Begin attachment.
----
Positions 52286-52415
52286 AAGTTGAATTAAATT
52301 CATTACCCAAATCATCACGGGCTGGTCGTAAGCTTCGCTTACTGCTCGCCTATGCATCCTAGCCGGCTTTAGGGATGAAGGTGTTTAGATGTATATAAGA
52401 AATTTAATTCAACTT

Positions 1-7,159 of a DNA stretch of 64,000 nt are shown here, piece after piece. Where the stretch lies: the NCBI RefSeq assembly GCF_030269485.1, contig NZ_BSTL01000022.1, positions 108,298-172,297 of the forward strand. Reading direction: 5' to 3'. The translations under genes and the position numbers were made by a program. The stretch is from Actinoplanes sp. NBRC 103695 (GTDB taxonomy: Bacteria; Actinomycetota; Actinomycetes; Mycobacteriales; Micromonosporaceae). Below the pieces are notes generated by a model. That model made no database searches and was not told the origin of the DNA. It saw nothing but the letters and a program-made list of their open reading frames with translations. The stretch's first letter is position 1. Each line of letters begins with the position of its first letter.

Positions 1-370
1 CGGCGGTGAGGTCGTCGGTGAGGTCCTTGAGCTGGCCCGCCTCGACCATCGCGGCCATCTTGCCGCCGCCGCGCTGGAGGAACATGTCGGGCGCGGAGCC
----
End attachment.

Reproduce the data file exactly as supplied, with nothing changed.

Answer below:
Positions 52286-52415
52286 AAGTTGAATTAAATT
52301 CATTACCCAAATCATCACGGGCTGGTCGTAAGCTTCGCTTACTGCTCGCCTATGCATCCTAGCCGGCTTTAGGGATGAAGGTGTTTAGATGTATATAAGA
52401 AATTTAATTCAACTT

Positions 1-7,159 of a DNA stretch of 64,000 nt are shown here, piece after piece. Where the stretch lies: the NCBI RefSeq assembly GCF_030269485.1, contig NZ_BSTL01000022.1, positions 108,298-172,297 of the forward strand. Reading direction: 5' to 3'. The translations under genes and the position numbers were made by a program. The stretch is from Actinoplanes sp. NBRC 103695 (GTDB taxonomy: Bacteria; Actinomycetota; Actinomycetes; Mycobacteriales; Micromonosporaceae). Below the pieces are notes generated by a model. That model made no database searches and was not told the origin of the DNA. It saw nothing but the letters and a program-made list of their open reading frames with translations. The stretch's first letter is position 1. Each line of letters begins with the position of its first letter.

Positions 1-370
1 CGGCGGTGAGGTCGTCGGTGAGGTCCTTGAGCTGGCCCGCCTCGACCATCGCGGCCATCTTGCCGCCGCCGCGCTGGAGGAACATGTCGGGCGCGGAGCC